Last week, we REMEMBERED with a memorial event, Speak Their Name, to honor those who lost their lives to domestic or intimate partner violence in 2020 and 2021. Now, we invite you to learn how SERVICE – and our dedicated volunteers – is the heartbeat of the Center. Many of our volunteers have followed their passions to serve the Center and support survivors in their journey to a safer life.
Natalie’s three-year volunteer journey with the Center for Women and Families began with an assignment in her senior year of high school. Her teacher instructed each student to select a topic they were passionate about, educate their classmates and the community about it, and perform 15 hours of relevant service work that supported the cause.
“I chose to advocate for human trafficking prevention and awareness, and working with the Center was a no-brainer,” said Natalie. “I reached out about getting involved and was welcomed with open arms. Even though I was much younger than nearly everyone I worked with, I was accepted as an equal and valuable member on the team.”
Natalie spent the second half of her senior year shadowing the Center’s family advocates and providing childcare for residents of the emergency shelter. She far exceeded the 15-hour requirement of her assignment by volunteering 12 hours each week – a total of 200 hours. These days, as a college student living away from Louisville, she stays connected to the Center by serving at the organization’s events when she’s able to be in town.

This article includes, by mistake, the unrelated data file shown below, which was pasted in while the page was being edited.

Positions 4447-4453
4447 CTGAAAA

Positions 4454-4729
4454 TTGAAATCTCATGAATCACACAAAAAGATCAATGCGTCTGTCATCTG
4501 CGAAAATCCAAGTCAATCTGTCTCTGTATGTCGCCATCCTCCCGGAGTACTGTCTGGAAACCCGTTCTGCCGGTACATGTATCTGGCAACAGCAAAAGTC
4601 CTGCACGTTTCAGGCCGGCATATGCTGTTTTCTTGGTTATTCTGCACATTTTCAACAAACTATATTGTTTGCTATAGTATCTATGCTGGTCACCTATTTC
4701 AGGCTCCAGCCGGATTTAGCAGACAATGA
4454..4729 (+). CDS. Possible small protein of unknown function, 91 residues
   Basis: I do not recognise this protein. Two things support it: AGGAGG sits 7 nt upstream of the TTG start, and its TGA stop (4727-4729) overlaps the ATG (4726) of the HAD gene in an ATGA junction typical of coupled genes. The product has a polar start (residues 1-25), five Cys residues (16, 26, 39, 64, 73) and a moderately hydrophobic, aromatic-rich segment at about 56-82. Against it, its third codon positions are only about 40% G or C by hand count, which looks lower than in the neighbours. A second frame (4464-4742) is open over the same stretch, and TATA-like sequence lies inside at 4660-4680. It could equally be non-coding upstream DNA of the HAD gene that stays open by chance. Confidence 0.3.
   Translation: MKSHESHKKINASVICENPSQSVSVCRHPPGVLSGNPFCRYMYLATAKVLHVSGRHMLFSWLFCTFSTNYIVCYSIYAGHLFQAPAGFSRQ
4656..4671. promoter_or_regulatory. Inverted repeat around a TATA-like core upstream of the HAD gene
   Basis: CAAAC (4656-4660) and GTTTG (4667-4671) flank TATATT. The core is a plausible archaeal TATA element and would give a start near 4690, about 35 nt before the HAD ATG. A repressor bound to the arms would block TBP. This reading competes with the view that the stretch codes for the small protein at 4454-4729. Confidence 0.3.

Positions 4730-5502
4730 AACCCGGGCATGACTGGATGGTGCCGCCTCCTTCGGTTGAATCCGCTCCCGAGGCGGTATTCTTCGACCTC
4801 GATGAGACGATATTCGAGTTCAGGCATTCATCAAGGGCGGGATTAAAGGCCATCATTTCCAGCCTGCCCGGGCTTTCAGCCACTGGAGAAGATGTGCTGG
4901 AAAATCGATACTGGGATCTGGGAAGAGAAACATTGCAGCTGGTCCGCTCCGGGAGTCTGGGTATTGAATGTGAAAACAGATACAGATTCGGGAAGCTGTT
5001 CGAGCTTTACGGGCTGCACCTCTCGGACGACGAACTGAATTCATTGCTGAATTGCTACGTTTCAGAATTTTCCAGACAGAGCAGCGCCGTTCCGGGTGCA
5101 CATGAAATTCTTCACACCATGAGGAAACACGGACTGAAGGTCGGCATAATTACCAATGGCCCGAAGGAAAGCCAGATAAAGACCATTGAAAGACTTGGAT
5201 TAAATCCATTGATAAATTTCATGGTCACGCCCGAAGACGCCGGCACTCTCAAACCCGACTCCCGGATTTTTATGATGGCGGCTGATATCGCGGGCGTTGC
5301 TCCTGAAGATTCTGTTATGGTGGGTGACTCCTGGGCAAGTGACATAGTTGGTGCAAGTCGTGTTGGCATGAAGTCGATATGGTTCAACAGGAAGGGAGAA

“When I was a freshman in college – which was pre-pandemic – I literally finished a class, got in my car, and drove two hours to the Marriott in Louisville for the Celebration of Service and Survival (COSS),” Natalie said with a laugh. “I love volunteering with the Center because doing so allows me to help others while gaining experience in my passion areas.”
While her work with the Center affords Natalie the opportunity to make a positive impact on survivors, she also finds incredible personal value in the experience.
“I vividly remember the first time I observed a client intake assessment and had to hold back tears,” Natalie said. “The woman’s obstacles seemed insurmountable, yet she was still able to make jokes and laugh. I cannot imagine experiencing the trauma she and other survivors have faced, yet they are so unbelievably resilient in their day-to-day lives. Unforgettable moments like that are why I am so passionate about this work.”
Natalie has continued her advocacy work as a student at Murray State University where she’s studying human services and sociology, including spearheading a group project centered around human trafficking prevention. She leveraged her knowledge and passion from volunteering with the Center to ensure her fellow group members approached the project in a mindful, survivor-centered way. The resulting work remains one of her proudest accomplishments to date, but surely won’t be the last as Natalie plans to incorporate advocacy work into her career path.